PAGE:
In an alternate universe, where NBA draft picks more often prove prescient, Hasheem Thabeet, not James Harden, would be winning league MVP; O.J. Mayo, not Russell Westbrook, would average triple-doubles; Jonny Flynn, not Stephen Curry, would own three rings; Greg Oden, not Kevin Durant, might have joined that superteam; and Anthony Bennett, not Giannis Antetokounmpo, would be the next great superstar.
With more sophisticated data available than in decades past, teams should be getting better at drafting. Basic evolution, like how a PlayStation 4 puts a Sega Genesis to shame. That’s not the case.
Ahead of Thursday’s NBA draft, The Washington Post studied data from every draft in a 25-year span and found no indication that teams are beginning to decode this high-stakes puzzle.
“Some processes, some futures, are just impossible to predict,” said Cade Massey, a professor at Penn researching how well people predict uncertain futures, which he applies in consultations with teams around the draft. “. . . The thing we’re forecasting is human beings. And not only that, they’re, like, 18 years old.”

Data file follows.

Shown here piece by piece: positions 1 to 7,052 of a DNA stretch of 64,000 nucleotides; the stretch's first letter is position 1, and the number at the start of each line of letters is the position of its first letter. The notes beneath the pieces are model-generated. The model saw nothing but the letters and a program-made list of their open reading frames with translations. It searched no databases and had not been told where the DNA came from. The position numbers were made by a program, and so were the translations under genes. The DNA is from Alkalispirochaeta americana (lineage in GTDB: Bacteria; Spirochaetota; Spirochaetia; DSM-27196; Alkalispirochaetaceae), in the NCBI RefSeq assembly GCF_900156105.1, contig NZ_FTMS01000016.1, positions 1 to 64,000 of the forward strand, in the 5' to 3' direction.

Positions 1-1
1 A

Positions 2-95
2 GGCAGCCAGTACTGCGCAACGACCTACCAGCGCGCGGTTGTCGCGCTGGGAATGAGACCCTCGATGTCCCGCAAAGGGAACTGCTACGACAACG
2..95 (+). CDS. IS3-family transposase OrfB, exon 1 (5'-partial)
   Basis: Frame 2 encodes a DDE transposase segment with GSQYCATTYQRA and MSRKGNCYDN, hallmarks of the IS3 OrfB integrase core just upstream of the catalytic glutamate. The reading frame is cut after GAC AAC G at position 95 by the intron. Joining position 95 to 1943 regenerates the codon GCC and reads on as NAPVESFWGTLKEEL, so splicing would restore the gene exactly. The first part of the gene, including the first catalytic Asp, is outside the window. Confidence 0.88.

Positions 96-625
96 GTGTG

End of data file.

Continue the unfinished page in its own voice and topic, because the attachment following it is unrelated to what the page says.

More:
Drafts are especially tricky, Massey said, because “feedback is delayed and ambiguous.” Unlike a weather forecaster or a sports bettor who quickly knows whether they made a correct prediction, a general manager drafting a basketball player must battle a lot of noise and time to determine whether they made the right pick.
And if their pick is wrong, they might not be employed long enough to make many more.
A fine line between right and wrong
Let’s use the iconic 2003 draft, spearheaded by LeBron James, to explain how The Post analyzed each class for accuracy.